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					Urgent appeal for carers for Edinburgh’s disabled children The Council is appealing for more people to come forward this month to care for the 50 disabled children currently needing care in Edinburgh. A campaign has been launched through press and radio advertising, as well as posters and flyers being distributed across the Capital and Lothians. The two types of care most urgently needed are:  Specialist Disability Foster Care: Caring full or part-time for disabled children with complex needs.  Share the Care: Caring for disabled children with less complex needs for short, regular periods. The children vary from toddlers to teenagers and display a wide range of disabilities and behaviours, from physical and learning disabilities to autism or Down‟s Syndrome. They need extra special care and stimulation to develop their potential. Councillor Marilyne MacLaren, Convenor of Education, Children and Families says: “Caring for disabled children is a challenging task but the children have a lot to give and nurturing, supporting and guiding them into a positive future is especially rewarding. “The process for becoming a carer is rigorous, and that is as it should be. But there are no blanket bans, so please don‟t think we‟ll turn you down because you‟re over 40, single, or don‟t own your own home. What we really need are committed people who have an enthusiasm for looking after children and an understanding of disability. “In return we offer comprehensive preparation and training, a high level of professional support and a weekly fee plus allowances. In the case of full-time specialist foster care the weekly fee is £361. That‟s the equivalent of a full-time job, so if you‟re looking for a change of career this could be for you.” Con McCormick has been a specialist disability foster carer with the Council for around seven years. Both he and his wife are joint carers and they look after three autistic boys, two through regular respite and the other lives permanently with them. Con says: “None of the boys speak and two have epilepsy too so it‟s certainly a challenge. The worst thing is not knowing what‟s wrong when they‟re upset – they could be physically sore or something out of routine could have unsettled them, but it‟s the small things that make it worthwhile – a smile or a look let you know you‟re getting through to them and making a difference. Every minute of every day is special with a child with disabilities It‟s not easy, but it‟s worth it.” Councillor MacLaren added: “Every young person is special but some need extra special care. With your help we can ensure that these children are given the support they need to help them go on to thrive. If you think you might have what it takes to meet the special challenges that caring for a disabled child can bring, I urge you to find out more. Please take the next step and pick up the phone today.”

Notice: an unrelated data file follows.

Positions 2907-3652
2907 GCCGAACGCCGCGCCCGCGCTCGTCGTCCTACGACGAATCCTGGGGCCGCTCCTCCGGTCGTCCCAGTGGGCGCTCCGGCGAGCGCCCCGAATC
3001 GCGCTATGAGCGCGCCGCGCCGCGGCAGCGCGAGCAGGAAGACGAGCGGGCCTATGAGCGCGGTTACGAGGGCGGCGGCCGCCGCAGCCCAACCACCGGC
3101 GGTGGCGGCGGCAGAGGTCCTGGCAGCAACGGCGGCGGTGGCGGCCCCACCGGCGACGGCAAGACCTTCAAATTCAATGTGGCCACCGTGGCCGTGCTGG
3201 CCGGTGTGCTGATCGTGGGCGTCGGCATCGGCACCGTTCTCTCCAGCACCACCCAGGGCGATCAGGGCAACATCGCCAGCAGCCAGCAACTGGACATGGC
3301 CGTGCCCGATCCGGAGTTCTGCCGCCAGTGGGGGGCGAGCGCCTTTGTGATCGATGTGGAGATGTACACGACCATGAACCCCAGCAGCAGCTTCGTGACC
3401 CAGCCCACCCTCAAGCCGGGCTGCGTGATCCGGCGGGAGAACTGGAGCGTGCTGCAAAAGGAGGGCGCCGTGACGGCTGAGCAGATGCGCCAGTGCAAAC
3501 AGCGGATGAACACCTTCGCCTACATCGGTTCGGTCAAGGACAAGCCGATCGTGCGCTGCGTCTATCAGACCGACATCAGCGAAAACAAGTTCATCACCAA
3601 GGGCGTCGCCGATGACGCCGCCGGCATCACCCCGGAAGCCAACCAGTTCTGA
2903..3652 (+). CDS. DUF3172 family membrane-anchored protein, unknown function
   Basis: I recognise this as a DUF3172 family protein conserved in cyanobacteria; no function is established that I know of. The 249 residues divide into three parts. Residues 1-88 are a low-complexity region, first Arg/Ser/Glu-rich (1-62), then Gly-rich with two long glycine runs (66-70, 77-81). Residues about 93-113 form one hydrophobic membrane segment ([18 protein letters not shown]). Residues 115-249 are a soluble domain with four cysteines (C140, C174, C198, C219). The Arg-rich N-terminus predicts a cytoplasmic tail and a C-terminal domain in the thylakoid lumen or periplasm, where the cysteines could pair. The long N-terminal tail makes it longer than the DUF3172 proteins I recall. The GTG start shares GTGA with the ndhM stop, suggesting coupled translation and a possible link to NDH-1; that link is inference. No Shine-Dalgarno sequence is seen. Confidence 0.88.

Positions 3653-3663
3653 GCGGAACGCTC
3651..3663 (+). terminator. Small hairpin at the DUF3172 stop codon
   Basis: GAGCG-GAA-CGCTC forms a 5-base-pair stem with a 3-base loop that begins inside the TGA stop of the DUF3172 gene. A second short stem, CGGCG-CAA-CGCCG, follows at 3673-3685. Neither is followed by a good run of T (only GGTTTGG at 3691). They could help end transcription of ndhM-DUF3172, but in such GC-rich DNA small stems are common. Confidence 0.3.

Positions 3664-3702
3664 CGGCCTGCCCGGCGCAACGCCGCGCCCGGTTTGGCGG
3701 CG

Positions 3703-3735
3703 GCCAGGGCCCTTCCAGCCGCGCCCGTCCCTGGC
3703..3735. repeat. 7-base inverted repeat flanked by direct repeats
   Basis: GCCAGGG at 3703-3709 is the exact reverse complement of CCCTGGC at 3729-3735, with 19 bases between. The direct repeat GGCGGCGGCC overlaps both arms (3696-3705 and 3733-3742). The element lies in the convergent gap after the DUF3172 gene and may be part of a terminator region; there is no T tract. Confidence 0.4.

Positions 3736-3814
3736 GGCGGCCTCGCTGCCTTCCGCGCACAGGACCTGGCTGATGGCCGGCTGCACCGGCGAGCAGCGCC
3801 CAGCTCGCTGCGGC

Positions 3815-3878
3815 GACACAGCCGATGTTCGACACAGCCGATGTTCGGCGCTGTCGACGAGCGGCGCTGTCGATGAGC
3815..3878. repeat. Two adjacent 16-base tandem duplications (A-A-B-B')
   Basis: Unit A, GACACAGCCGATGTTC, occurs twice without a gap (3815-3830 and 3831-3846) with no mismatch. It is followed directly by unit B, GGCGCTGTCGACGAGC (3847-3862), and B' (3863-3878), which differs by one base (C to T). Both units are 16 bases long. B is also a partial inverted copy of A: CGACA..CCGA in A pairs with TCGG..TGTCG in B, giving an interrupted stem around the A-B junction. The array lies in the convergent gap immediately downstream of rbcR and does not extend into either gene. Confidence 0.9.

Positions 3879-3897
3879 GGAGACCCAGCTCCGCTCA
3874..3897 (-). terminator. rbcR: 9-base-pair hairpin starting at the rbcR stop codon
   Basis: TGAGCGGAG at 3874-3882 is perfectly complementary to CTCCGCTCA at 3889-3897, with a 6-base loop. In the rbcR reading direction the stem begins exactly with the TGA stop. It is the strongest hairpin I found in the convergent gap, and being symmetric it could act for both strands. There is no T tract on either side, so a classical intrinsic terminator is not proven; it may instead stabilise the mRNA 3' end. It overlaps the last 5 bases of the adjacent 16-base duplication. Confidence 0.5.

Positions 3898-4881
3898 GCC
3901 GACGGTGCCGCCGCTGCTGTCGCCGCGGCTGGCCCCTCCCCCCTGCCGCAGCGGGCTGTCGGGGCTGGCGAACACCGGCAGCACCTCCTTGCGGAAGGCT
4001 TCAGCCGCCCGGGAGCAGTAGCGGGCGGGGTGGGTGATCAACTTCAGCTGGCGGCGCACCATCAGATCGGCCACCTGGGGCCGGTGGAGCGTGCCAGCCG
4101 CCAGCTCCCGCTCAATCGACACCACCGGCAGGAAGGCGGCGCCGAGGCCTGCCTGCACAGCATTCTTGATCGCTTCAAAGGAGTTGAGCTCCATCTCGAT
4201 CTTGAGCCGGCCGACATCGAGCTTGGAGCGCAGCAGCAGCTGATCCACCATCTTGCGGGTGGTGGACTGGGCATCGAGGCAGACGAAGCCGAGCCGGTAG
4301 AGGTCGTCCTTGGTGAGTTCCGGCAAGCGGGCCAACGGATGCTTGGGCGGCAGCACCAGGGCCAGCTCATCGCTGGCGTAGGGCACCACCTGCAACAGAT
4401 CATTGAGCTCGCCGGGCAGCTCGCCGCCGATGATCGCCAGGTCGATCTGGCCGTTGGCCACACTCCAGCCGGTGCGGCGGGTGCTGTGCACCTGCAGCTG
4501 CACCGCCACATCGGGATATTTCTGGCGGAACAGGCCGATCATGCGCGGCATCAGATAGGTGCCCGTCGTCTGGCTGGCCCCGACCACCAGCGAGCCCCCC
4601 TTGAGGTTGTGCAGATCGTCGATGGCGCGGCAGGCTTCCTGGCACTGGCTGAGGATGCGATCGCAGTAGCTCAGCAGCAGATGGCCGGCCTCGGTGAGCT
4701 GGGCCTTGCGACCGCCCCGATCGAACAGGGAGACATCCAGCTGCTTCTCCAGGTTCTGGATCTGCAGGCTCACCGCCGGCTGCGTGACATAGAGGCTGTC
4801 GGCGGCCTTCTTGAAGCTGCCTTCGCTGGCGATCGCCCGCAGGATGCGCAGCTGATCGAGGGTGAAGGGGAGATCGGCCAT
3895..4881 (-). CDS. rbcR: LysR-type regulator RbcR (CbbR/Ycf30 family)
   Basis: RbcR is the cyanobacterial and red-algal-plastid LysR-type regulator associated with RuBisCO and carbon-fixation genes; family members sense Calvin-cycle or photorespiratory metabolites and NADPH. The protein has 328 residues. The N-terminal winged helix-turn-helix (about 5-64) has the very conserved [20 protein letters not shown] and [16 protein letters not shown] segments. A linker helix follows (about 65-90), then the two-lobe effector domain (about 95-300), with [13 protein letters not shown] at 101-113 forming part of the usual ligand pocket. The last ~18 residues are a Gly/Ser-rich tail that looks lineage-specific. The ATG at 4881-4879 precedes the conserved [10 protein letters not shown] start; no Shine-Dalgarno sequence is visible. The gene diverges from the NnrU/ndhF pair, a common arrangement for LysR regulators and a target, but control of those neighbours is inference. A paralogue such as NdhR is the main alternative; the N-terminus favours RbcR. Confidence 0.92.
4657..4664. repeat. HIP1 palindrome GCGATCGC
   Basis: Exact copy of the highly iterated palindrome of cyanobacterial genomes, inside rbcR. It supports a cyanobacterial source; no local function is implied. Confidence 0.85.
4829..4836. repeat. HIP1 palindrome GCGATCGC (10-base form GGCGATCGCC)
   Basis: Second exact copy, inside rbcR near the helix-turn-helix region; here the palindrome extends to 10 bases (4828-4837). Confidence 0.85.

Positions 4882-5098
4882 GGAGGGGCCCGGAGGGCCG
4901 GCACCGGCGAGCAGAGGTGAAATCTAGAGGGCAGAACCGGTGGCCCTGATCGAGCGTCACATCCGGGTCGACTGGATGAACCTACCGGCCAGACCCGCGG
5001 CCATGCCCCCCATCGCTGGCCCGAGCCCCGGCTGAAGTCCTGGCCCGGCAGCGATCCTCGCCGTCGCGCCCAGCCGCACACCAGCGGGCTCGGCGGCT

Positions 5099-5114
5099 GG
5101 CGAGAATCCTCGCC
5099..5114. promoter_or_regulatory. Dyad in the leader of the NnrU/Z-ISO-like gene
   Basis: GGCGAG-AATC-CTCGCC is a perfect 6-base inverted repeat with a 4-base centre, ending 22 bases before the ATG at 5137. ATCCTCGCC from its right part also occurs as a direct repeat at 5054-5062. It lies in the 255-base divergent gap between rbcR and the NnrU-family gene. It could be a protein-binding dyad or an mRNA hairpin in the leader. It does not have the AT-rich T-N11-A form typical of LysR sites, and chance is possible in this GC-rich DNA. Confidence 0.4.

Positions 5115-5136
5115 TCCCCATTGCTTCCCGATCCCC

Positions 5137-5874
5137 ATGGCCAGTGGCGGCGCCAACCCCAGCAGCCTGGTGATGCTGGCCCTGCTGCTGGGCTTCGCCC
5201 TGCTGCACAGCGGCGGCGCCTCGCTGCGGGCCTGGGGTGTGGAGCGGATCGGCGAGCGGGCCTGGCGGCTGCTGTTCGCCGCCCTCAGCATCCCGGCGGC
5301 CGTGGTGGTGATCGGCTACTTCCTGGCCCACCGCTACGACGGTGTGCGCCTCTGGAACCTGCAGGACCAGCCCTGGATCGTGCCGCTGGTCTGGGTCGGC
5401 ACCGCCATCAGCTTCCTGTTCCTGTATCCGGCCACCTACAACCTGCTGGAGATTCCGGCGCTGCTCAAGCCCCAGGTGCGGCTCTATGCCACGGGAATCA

Anyone interested in finding out more can call the City of Edinburgh Council free on 0800 174 833 or visit


For more information about this press release, please call: Sara Dunbar (Media Officer) on 469 3356 or e-mail: 1 Specialist foster care for disabled children means offering at least a two-year commitment to care for a disabled child, either on a full-time or part-time basis. The children are usually aged between 2 and 12.These children are affected by a disability which can include autism, Down‟s Syndrome and learning disabilities. Some children may have a physical disability and are wheelchair users. A number have hearing or sight impairments or complex medical needs. A few of the children may also have experienced abuse or neglect. Some children live with their parents and need very regular respite. Others need full-time foster care. 2 „Share the Carers‟ look after disabled children for short, regular periods, usually one weekend in four, as well as holidays breaks of one or two weeks per year. The children vary from toddlers up to teenagers and they display a wide range of disabilities and behaviours. Some have difficulty with communication and show challenging behaviour. Others may have a physical or learning disability. Children with hearing or sight impairments also require this service. The children all live with their families in their local communities. The children and their families benefit from short, regular breaks and their families need to plan this time ahead.


Lots of different people can provide care for a disabled child  you must be over 21 years old  you can be single, married or part of a long-term relationship  you can be a tenant or homeowner  you might have children of your own, or you might not  you don‟t need to be well-off or in work. What we need from you:  experience of caring for children  an understanding or experience of disability  a spare room in your home  an adult at home or available out with school hours to support the child  willingness to work with parents, social workers and other professionals  energy, patience, commitment and a sense of humour! What we offer:  a weekly fee of £361 for full-time care (pro-rata for part-time)  a daily fee of up to £25 for Share the Care  generous maintenance allowances for the child  comprehensive preparation and ongoing training  high quality professional support  the chance to meet and share your experiences with other carers.



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